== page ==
There Are Better Options Than This Document Equipment Manufacturer

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Xerox ) has become synonymous with the copying industry, so much so that office workers will actually refer to a copier manufactured by another company as “the Xerox.”  However, with lower corporate spending and lower margins leading to flat revenue, I believe that this particular company is a bit too pricey, even at the single-digit P/E multiples that it trades for.


Xerox is one of the leaders in document equipment, such as printers, copiers, fax machines, and multifunction devices.  The company operates in over 160 countries, but most revenue (64%) comes from the U.S. 

45% of Xerox’s sales come from the Technology segment, which includes all of their machines sold to businesses and individuals.  The rest comes mainly from the Services segment, which involves business process outsourcing (BPO), document outsourcing, and information technology outsourcing. 

Most of Xerox’s recent growth can be attributed to its acquisition of Affiliated Computer Services (ACS) for $6.4 billion, and this deal tremendously increased the company’s service capabilities.  Before the merger, 80% of ACS’s income came from services which include equipment rentals, maintenance, supplies, and financing.

Challenges facing Xerox are mainly due to two things: decreased enterprise/government spending and dropping margins.  The latter is due to the intense competition and pricing pressure from other companies such as Canon ) and Hewlett-Packard ), both of which are several times larger and more financially flexible than Xerox.


On the surface, Xerox looks relatively cheap, trading at just 7.1 times forward earnings.  However, given the debt load of the company, and the stagnant growth projections for the next few years, this may even be too much. 

Xerox’s revenues dropped 1% in 2012, and are projected to increase by 1.5% in 2013, however a slightly better operating margin is expected to produce earnings growth.  2013’s consensus earnings of $1.12 per share are expected to rise to $1.19 and $1.27 in 2014 and 2015, respectively, for earnings growth of 6.3% and 6.7%. 

This still sounds like pretty reasonable valuation, until you factor in the company’s $8.4 billion in long term debt. When you add this to Xerox’s market cap of $10.3 billion, the market is actually valuing Xerox at about $14.70 per share or 13.1 times forward earnings, which is a bit high considering the slow and uncertain growth.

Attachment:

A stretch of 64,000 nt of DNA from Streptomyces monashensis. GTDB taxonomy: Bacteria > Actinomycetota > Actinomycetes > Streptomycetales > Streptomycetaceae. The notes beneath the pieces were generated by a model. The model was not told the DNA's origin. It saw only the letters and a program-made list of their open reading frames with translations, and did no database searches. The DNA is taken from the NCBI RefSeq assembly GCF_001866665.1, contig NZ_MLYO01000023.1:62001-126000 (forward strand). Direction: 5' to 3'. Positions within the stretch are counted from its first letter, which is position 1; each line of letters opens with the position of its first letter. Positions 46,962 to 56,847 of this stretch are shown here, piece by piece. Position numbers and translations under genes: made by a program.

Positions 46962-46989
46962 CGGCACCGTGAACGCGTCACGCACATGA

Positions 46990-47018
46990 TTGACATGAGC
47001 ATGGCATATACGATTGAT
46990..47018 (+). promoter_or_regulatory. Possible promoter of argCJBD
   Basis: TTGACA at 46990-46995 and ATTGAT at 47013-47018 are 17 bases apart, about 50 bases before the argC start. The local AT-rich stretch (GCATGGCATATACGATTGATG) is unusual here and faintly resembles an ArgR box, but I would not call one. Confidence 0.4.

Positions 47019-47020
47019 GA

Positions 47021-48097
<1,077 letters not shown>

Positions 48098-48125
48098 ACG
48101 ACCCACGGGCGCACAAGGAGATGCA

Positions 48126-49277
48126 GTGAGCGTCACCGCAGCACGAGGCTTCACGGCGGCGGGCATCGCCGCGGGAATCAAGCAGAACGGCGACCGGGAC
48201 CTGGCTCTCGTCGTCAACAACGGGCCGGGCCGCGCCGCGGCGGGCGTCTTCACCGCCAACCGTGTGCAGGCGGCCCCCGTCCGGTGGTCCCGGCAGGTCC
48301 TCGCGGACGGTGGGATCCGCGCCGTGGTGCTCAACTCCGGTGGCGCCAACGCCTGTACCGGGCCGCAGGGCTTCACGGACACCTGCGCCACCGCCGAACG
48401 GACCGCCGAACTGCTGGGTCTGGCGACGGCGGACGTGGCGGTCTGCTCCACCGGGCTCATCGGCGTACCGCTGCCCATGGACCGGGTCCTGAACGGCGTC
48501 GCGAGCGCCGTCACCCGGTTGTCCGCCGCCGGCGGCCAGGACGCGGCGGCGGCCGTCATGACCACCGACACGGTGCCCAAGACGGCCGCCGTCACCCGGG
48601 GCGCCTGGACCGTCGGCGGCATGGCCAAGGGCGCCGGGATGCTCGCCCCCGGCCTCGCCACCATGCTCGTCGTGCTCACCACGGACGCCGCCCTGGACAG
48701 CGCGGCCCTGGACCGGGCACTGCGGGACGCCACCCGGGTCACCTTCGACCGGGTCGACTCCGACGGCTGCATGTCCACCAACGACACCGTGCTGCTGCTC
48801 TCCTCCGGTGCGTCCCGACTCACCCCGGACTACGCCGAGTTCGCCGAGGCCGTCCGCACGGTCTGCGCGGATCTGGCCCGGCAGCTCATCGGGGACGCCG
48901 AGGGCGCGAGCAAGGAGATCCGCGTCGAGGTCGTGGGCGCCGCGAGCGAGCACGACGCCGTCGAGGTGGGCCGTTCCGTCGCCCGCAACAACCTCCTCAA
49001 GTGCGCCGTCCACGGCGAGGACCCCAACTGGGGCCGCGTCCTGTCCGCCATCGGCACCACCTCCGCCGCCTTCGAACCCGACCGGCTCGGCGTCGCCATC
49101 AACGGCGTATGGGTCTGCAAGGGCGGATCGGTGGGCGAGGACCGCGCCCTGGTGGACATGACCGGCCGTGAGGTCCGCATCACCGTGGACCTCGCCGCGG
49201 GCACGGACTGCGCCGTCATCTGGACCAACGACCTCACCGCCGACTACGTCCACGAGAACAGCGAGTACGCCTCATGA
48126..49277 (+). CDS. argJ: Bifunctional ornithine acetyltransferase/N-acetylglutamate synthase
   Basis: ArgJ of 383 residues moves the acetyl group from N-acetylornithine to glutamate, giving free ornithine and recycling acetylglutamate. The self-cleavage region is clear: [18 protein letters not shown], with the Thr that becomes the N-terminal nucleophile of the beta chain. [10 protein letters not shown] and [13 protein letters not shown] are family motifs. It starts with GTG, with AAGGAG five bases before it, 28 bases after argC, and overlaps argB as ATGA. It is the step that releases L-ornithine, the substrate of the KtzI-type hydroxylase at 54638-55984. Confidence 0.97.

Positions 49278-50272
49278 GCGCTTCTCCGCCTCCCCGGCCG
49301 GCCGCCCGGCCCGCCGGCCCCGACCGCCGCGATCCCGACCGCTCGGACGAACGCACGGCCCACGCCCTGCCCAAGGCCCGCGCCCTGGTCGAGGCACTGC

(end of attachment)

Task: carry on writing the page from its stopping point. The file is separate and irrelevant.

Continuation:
Hewlett-Packard is one of the leading makers of printing and copying equipment, as well as a variety of computers and peripherals.  I wouldn’t consider HP for a long-term investment until its new turnaround starts to produce tangible results.  CEO Meg Whitman recently said that the company will experience earnings growth next year, a statement that helped fuel the stock’s recent rally off its low of $11.35 just a few months ago.  If it were still in the low-to-mid teens, I would recommend taking a chance on HP, but at the current levels, I don’t think the potential reward quite justifies the risk.

Canon, which is based in Japan, has proven itself to be able to create shareholder value even in the face of changing industry conditions.  At first glance, Canon may appear expensive at over 16 times forward earnings.  However, of the major printing/copying equipment manufacturers, Canon is by far the most stable company, revenue and earnings-wise.  They also have over $8 billion in cash and virtually no long term debt, a huge positive for long-term investors.


As far as document equipment companies go, there are slim pickings as far as long-term investability goes.  However, if you insist on investing in this sector, a stable company with a diverse product line such as Canon seems to be the way to go.  Barring a pullback of 20% or so, Xerox is definitely a “stay away” as far as I’m concerned.


KWMatt82 owns shares of Hewlett-Packard Company. The Motley Fool has no position in any of the stocks mentioned. Try any of our Foolish newsletter services free for 30 days. We Fools may not all hold the same opinions, but we all believe that considering a diverse range of insights makes us better investors. The Motley Fool has a disclosure policy. Is this post wrong? Click here. Think you can do better? Join us and write your own!

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